I think we are all pretty familiar with NASA (National Aeronautics and Space Administration) and at least some of its amazing achievements.
NASA was established in 1958 and has its headquarters in Washington, DC. As you can imagine, they get to spend some serious money – in 2022 they had an authorised budget of US$24.041 billion! Of course, when you spend that much public money, you also attract some high-level criticism. But that’s another story.
We associate NASA with some very high-tech achievements over many years:
- Apollo 11 landed the first humans on the moon in 1969 – a truly fantastic project that owed its existence to a desire to stay ahead of the Soviet Union.
- The first Mars landing in 1976.
- The various Voyager projects where the spacecrafts have now left our solar system and continue to journey into interstellar space.
Not quite so well known are the many NASA developments that have found their way into everyday applications. Just a few examples are:
- Cell phone camera
- Cordless vacuum
- Infrared ear thermometer
- Grooved pavements
- Emergency blanket
This list could go on and on, but recently we came across a different type of innovation from NASA.
Some years ago NASA engineers discovered that their Ares 1 rocket had a crucial flaw. It was not due to any malfunction, but was a simple cause-and-effect physics issue. During the final stages of a launch, as the solid booster rocket burns down it makes the entire vehicle oscillate rapidly. Add that oscillation to the resonant frequency of the large tube that separates the booster and the cabin crew, and you get a crew capsule that vibrates like crazy. When humans are vibrating to that extent, it’s impossible for them to read a digital display. In other words, the astronauts can’t do their jobs and therefore the mission cannot go ahead. Back in the old days this wasn’t a problem as all readings were analog, but with the modern digital displays, it was a serious issue.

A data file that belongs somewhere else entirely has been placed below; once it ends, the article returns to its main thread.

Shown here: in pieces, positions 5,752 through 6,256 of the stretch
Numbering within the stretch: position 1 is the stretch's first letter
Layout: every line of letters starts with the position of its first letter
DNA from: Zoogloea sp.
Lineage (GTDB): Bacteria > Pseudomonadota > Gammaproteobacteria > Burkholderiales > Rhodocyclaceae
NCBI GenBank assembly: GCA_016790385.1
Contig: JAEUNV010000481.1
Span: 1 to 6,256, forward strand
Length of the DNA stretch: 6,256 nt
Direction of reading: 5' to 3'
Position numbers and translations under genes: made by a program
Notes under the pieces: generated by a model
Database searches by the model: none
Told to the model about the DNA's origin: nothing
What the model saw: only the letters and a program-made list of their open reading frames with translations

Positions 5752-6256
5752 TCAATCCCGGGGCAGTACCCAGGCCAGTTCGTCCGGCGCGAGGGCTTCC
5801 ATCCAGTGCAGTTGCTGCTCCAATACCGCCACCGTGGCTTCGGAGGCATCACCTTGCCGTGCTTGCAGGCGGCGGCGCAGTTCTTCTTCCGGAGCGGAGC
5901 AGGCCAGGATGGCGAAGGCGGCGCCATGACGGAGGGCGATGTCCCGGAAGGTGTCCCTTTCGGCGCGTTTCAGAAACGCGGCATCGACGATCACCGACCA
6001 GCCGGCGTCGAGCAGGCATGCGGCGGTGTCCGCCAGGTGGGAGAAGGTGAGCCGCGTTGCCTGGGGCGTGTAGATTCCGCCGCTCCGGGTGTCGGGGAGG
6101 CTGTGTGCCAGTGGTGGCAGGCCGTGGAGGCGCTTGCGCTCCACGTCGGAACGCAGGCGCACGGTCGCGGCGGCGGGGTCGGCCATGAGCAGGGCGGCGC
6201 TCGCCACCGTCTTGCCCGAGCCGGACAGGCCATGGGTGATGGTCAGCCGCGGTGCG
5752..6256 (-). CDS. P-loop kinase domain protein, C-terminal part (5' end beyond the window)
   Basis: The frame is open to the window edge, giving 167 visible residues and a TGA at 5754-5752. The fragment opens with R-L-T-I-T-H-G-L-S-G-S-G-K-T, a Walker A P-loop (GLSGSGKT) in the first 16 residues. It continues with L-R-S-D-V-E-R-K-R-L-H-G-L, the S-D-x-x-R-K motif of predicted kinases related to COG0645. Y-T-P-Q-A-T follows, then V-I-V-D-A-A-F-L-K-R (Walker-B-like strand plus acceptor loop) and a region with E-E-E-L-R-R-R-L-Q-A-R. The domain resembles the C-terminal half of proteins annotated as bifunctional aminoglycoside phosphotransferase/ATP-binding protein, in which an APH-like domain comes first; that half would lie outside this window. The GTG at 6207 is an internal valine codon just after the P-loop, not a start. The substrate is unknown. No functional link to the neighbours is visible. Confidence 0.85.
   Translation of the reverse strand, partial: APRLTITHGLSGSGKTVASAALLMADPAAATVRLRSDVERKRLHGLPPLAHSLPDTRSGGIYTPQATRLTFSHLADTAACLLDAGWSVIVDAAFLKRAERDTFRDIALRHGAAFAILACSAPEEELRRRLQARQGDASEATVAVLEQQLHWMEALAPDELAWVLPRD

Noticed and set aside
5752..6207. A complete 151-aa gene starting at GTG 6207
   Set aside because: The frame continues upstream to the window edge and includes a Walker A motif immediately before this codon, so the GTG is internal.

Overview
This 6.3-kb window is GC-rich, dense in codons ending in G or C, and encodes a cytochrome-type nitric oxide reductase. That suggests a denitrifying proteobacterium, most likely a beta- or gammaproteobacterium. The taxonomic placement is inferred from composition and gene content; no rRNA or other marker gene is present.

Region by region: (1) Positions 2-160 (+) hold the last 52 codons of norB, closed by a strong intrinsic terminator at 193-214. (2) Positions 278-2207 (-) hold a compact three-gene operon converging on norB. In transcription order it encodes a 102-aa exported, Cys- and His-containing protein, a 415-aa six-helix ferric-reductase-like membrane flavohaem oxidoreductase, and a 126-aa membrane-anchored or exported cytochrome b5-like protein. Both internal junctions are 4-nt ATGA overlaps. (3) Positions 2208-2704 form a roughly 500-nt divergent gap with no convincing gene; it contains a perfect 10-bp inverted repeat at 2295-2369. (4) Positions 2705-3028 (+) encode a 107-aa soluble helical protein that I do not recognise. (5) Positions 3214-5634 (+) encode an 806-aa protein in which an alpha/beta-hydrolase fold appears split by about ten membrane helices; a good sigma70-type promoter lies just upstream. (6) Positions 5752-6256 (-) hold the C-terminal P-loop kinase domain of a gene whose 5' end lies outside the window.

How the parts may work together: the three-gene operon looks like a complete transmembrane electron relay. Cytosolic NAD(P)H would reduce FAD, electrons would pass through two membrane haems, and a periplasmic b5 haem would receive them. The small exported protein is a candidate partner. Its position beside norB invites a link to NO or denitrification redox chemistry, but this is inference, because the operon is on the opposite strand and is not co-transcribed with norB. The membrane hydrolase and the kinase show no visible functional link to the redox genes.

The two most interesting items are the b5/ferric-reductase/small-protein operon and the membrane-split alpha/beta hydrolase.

The engineers panicked. Their estimates called for hundreds of millions of dollars plus lots of development time to resolve the problems.
In technical terms, the vibration frequency of the rocket would fluctuate between 10Hz and 13Hz with the average around 12Hz. They also knew that as the rocket gained speed the shake would increase. Calculations showed that at the final stage, when the astronauts would be already subjected to 4g’s of acceleration, they would be getting an additional 0.7g’s. Tests showed that at this level of acceleration even the largest numbers on the digital display were entirely illegible. The cost of counter-firing motors would run into hundreds of millions of dollars and years of development – both totally unacceptable.
An innovative idea!
And then some engineer had a really innovative idea. If they were to strobe the display in time with the vibration, the problem would go away – i.e. the relative movement between the rocket vibration and the display vibration would be zero, so the display would become crystal clear. So instead of millions of dollars and many years of development, they could simply purchase a few accelerometers to ensure the vibration and the strobing were synchronised.
Apparently NASA has patented the technology and obviously the problems it solved were not specific to NASA. Helicopters, planes and fast-moving boats all have this problem! Yet another NASA development that has everyday applications.